Historical monuments standing tall against the test of times are fascinating sites to explore. Often these monuments have interesting stories or folklore associated with them and thus visiting such places is an enriching experience.
Couple of months back; I came across a travel show which showed a story of one such fascinating temples in India. The most unusual and striking feature of this temple was a pillar hanging miraculously against the gravity. This was a place called Lepakshi!
It was indeed interesting to watch something like this and even more exciting to know that this place was just 125 km from Bangalore, A place where I stay. So we decided to take a road trip to Lepakshi with our friends.
Only after reaching there did we realize that Lepakshi has more than one wonder to its credit. In fact place resonates with mysteries, each coupled with an interesting story /belief. Here is all you need to know about Lepakshi.
Where is Lepakshi?
Lepakshi is a small village in Ananthpur district of Andhra Pradesh, India. Situated at a distance of around 125 kms from Bangalore, Lepakshi is a perfect weekend getaway destination.
Popular Legends: How the place got its name – (Le-Pakshi)!
This story relates to epic Ramayana. According to legends Jatayu had a furious battle with Ravana while trying to rescue Sita from being abducted by Ravana. But, he couldn’t withstand Ravana’s power and fell off to ground. As Lord Rama commanded the bird to rise (Le-Pakshi in Telgu), the place got its name.
Veerabhadra Temple, Lepakshi
Lepakshi is primarily known for Veerabhadra Temple, which dates back to 16th Century and is a noted example of Vijaynagar architectural style. Build on a hill know as Kurmasaila as the Hill resembles a tortoise, this impressive temple houses shrines of Ganesha, Shiva, Vishnu and Veerabhadra.
As you enter the temple, an impressive complex with brilliantly carved pillars greets you. Each pillar depicts stories from famous epics like Ramayana, Mahabharata and puranas. It’s fascinating to observe them and absorb what they have to offer.Temple also has bright and colorful fresco paintings on its roof some of which are now withering away.
Lepkashi has many wonders which will amaze you and are worth exploring. Here is a list of what you should not miss while in Veerabhadra temple.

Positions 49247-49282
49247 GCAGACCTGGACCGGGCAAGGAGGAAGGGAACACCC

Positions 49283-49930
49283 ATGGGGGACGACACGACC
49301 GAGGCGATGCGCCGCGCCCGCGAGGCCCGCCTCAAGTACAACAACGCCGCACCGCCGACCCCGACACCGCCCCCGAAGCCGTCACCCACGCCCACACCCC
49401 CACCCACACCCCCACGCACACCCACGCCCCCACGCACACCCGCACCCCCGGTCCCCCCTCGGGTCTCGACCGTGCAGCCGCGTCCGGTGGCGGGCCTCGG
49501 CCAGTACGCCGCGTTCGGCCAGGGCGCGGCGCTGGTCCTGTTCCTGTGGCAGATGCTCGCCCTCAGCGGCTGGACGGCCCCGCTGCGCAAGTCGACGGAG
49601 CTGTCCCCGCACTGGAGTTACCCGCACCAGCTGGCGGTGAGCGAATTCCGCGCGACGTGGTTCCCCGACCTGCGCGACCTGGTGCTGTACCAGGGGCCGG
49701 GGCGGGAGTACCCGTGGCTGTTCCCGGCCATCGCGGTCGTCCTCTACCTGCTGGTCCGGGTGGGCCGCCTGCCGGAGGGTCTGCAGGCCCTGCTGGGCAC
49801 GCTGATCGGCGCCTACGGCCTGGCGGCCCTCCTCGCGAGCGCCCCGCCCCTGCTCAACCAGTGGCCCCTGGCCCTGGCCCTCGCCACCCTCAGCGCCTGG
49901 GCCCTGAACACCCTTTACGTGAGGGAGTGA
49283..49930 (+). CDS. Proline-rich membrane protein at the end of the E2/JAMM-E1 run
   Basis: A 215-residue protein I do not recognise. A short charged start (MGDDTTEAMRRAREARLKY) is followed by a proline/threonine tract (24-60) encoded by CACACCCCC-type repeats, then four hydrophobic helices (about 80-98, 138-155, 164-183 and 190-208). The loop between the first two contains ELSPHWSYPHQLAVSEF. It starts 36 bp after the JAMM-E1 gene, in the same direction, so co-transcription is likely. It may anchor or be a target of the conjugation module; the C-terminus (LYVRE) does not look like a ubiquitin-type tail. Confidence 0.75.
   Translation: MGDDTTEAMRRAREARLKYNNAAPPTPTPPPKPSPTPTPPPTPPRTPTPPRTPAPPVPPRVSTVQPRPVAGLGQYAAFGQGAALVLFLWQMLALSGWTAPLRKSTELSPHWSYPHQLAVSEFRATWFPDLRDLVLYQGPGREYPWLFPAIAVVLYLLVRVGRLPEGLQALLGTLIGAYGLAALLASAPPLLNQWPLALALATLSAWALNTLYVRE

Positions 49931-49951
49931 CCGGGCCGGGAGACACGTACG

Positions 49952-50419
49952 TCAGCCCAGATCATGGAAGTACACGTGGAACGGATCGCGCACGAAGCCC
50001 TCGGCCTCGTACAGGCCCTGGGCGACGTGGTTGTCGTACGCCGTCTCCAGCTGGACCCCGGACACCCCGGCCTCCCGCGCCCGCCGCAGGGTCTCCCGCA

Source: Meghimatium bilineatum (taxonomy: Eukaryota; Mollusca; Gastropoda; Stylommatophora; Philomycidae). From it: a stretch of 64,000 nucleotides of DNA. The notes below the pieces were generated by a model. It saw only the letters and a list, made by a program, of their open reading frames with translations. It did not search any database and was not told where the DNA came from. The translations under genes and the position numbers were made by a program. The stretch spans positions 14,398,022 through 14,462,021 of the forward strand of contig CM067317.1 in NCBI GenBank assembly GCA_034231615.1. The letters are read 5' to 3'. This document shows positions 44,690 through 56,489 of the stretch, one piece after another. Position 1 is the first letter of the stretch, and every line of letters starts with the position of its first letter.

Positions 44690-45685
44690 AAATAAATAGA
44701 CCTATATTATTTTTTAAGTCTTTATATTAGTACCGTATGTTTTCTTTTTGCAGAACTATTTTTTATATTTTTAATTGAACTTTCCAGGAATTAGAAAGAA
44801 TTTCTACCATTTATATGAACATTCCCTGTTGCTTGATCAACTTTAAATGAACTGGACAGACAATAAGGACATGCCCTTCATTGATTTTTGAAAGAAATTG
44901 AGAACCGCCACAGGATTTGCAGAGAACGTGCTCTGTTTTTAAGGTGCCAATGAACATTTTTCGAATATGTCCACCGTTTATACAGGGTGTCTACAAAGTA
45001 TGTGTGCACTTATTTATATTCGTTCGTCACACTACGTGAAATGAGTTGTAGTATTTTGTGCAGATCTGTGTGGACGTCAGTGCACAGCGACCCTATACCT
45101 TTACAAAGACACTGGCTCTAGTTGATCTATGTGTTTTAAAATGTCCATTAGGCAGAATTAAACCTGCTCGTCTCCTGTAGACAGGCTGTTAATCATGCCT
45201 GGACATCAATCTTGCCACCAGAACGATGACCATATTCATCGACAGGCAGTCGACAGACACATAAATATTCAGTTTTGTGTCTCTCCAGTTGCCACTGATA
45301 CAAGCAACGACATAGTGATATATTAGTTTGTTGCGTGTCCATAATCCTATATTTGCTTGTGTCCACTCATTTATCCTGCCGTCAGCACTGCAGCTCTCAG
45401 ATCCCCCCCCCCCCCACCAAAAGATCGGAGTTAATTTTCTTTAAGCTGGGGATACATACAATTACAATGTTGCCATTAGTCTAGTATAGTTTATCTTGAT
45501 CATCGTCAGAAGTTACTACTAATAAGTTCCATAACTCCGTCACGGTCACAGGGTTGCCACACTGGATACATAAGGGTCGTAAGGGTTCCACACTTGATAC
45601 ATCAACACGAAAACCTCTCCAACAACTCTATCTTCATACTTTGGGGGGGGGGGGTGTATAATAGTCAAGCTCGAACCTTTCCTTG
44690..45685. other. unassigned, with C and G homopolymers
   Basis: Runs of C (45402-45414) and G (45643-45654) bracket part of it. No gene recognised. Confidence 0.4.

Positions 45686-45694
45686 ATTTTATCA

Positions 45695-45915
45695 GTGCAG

- Hanging Pillar – before we could even enter the temple, all we wanted was to witness the popular hanging Pillar. (Although once inside the temple there were many astounding structures to divert our attention.) After looking for the hanging pillar everywhere, we could finally spot it in the main temple complex standing tall & mysteriously among other pillars. Clearly there was a gap between the pillar and ground. It’s amazing that architects in those days were so precise and could create something that defies the gravity. We watched people putting cloth or newspaper underneath the pillar and sliding it from end to another. However one edge of the pillar slightly touches the floor.
- Shivling of Lepakshi temple – Another prominent structure in Lepakshi temple is the huge Shivling hooded under multiface snake (the naag). This unique idol of Shiva is supposedly carved out of one huge rock and was carved in such a speed ; apparently even before the cook had finished cooking for the workers.
- Incomplete Kalyan Mandapa – Right in the middle of temple courtyard one can see a magnificent area with beautifully carved pillars. The unfinished Kalyan Mandapa is where Lord Shiva and Goddess Parvati were believed to have married.
- Sita’s footprints – The moment you step out of the main temple courtyard, you will witness a big foot carved on the ground which is perennially filled with water and is supposed to be Sita’s Foot. It is also said that its Goddess Durga‘s foot when she visited here.
- The eye on the wall – There are two red marks on one of the walls of the inner enclosure and it is believed that the treasurer of the Vijayanagar empire (Virupanna) was accused of using the funds without kings permission to build these monuments and build mantapam behind the temple. When king realized this, he ordered a punishment for Virupanna to be blinded.The red stains on the wall is believed to be the marks from his bleeding eyes and hence the village is called “Lepa-akshi” i.e., a village of the blinded eye.
- Fresco paintings – You can spot murals and paintings almost all across the roof of the temple. These paintings depict the stories from Ramayana, Mahabharata and other Puranas like marriage of Shiva with Parvati, wars, architects of the temple praying before Shiva, and many more. However the murals in the temple are damaged and some of them are not in great condition.
- The Nandi idol – Once you enter Lepakshi, the first thing you will notice is a huge Nandi idol ( apart from a giant Eagle statue on the mountain cliff). The Nandi idol is carved out of a single granite rock .You wouldn’t stop appreciating the attention to details paid by the artists while carving the body parts like paws and neck of the Bull. The garden that the Nandi sits in is well maintained with green grass and flowering plants.
Apart from these 2 historical wonders you can also visit the Lepakshi park , which is basically a cliff top from where you can enjoy the panoramic view of the temple complex and the village.
Overall Lepakshi is a marvelous example of outstanding craftsmanship and architecture combined with interesting stories. our trip to Lepakshi was a unique experience where we could witness and learn about the stories and beliefs about this temple. Check out some more weekend getaways from Bangalore in the links below.
- Try to start early as it can get very sunny and most of the temple complex is open.
- Carry water bottles and some eatables.
- Lepakshi has only one restaurant that offers a decent traditional Andhra meal during lunch.
- Carry hats and umbrella if travelling with kids.
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